Earlier in 2014, Australian grand prix chief Ron Walker revealed his outrage at the loss of the screaming engines of the past, insisting fellow race promoters will also be looking into whether the sport had breached its contracts.
Less concerned, however, is Dumontier, the man behind the popular Canadian grand prix in Montreal.
He is currently in the midst of negotiations to extend the Circuit Gilles Villeneuve’s contract beyond 2014, but on the matter of engine sound, he thinks it is purely “subjective”.
“I think assessing the sound of the engine is subjective,” Dumontier told La Presse newspaper.
“Now with a V6, I am more inclined to look at the technological development,” he added.
“In Montreal, simulations predict that Mercedes will be 18 kilometres per hour faster on the Casino straight than before.
“The cars will be less noisy, but there are those concerned with the performance, and they will be more powerful,” said Dumontier.
And he pointed out that some spectators in Montreal later this year will be happy with F1’s new sound.
“With the V8s, it was impossible to have a conversation when there were cars on the track,” he said.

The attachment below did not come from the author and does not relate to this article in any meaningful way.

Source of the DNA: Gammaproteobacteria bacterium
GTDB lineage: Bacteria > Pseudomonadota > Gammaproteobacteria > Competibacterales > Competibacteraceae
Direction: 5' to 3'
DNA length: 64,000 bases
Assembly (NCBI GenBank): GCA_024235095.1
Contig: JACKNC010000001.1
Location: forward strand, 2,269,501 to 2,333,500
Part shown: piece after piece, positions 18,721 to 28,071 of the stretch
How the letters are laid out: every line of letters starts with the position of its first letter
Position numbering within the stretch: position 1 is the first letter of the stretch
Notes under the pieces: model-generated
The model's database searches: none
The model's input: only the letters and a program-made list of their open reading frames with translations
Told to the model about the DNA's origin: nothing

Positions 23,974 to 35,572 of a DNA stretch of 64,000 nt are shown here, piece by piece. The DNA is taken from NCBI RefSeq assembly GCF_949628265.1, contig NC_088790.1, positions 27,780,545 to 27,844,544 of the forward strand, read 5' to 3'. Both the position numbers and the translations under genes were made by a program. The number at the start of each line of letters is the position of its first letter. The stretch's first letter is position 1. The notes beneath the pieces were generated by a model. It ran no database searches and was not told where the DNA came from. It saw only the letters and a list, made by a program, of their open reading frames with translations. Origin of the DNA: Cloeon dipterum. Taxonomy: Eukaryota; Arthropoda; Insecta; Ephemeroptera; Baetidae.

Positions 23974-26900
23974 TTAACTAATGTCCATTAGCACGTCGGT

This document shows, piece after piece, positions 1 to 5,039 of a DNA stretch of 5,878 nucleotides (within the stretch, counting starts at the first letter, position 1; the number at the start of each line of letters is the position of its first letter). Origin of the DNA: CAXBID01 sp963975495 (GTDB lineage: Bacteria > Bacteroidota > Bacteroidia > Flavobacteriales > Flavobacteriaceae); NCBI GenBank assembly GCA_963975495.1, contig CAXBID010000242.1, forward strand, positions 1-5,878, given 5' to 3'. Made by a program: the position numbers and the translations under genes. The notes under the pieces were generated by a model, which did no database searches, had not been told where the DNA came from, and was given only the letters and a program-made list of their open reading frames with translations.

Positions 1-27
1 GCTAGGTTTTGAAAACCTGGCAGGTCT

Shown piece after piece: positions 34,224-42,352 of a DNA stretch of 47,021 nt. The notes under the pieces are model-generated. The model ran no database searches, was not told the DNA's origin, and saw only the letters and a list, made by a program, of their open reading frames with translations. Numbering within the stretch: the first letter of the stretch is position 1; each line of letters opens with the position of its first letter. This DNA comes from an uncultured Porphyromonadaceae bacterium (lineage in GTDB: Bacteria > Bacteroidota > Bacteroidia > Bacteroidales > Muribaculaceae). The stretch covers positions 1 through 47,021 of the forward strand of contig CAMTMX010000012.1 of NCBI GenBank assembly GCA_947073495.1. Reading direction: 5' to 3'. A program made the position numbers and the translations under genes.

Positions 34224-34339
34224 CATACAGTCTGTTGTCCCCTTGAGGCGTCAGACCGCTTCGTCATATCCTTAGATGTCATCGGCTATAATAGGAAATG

“I see a positive side: Saint-Lambert will complain less,” Dumontier, referring to the city on the other side of the St Lawrence river, joked.
Nonetheless, F1’s engine manufacturers are looking into how to urgently turn up the volume of the new turbocharged V6s, with the only viable change likely to be in the area of the exhaust.
But there are already noticeable differences between the sounds of the Mercedes, Ferrari and Renault cars, and Renault’s Rob White said the reason is due to varying exhaust lengths.
“Mercedes has the shortest exhaust, we have the longest and Ferrari is somewhere in between,” he is quoted by Germany’s Auto Motor und Sport. (GMM)